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    DR. CHARLES LAURIE: Be familiar with your participants'preferred phrasing to help you navigate controversial topics.For example, if you are researching the commercial sexindustry, you would want to understandwhat terms are used by participants to avoidany insulting or upsetting situations.You could ask your participants directlyabout their preferred terms early in the data collection

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    DR. CHARLES LAURIE [continued]: process to minimize the risk of offending anyone.At a minimum, you should try to reflect the languageyour participants use.

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    DR. ERIC JENSEN: Distancing yourselffrom controversial questions can alsobe an effective strategy you can use.If your phrasing comes across as too direct,participants might assume that the question reflectsyour views or assumptions about them.For example, if you were researching homeopathy,you could lessen the perceived threat in your questioningand encourage the participants to be more open by,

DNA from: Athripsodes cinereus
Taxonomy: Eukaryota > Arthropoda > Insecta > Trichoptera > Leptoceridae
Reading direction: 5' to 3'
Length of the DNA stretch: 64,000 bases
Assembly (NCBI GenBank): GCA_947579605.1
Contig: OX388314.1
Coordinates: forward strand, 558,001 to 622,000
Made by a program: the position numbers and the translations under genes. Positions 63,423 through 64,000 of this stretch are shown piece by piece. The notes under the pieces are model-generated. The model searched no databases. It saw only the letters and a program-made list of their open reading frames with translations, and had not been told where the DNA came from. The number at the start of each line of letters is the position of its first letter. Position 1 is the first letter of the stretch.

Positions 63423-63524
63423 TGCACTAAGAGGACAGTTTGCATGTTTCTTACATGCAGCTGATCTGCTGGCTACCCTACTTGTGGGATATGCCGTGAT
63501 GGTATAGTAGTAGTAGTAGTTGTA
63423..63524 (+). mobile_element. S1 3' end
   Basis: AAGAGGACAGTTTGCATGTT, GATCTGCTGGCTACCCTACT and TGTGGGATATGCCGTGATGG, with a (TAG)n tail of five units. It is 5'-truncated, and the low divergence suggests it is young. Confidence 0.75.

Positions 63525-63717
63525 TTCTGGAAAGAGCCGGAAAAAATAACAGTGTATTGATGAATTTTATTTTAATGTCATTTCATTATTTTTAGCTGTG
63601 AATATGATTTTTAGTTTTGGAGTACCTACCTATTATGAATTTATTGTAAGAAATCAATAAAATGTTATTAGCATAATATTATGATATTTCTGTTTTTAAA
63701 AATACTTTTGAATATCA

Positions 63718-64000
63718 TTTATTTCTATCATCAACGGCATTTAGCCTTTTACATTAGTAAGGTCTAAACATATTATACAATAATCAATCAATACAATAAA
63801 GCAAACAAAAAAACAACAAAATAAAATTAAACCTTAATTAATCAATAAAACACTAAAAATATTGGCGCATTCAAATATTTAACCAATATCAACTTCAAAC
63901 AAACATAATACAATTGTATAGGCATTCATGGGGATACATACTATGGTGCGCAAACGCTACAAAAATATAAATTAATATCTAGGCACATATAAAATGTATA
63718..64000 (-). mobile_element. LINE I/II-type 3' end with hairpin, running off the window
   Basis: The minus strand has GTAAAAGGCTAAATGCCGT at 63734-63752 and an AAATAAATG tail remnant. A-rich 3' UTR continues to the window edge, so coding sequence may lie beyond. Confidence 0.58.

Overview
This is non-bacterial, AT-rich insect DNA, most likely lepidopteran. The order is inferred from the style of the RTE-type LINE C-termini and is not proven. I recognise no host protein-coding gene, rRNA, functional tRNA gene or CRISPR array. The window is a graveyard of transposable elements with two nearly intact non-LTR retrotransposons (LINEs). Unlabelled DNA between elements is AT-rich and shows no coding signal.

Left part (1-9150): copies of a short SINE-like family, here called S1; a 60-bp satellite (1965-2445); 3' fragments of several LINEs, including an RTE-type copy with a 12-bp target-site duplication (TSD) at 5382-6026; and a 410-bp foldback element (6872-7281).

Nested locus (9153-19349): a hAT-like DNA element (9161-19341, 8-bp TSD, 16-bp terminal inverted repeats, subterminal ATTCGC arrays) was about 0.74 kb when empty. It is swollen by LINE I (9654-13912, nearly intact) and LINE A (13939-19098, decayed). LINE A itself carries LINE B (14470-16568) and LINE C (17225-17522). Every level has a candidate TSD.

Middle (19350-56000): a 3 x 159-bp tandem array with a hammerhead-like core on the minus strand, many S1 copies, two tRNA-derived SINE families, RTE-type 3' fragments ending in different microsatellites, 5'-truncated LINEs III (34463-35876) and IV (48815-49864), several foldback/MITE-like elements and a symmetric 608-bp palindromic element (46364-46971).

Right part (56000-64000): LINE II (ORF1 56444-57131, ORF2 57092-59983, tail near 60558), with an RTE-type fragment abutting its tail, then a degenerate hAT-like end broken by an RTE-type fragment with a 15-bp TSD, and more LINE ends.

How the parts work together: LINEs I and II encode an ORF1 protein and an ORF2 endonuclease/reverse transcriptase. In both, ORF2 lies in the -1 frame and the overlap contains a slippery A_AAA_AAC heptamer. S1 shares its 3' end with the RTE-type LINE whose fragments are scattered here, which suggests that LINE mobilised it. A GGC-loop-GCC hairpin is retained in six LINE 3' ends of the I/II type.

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    DR. ERIC JENSEN [continued]: instead of saying, "Do you use scientifically verifiedevidence when choosing acupuncture insteadof treatment from your doctor," you could say,"Some people think that they needto find scientifically verified evidence for acupuncturebefore choosing it as a means of therapy.What do you think?"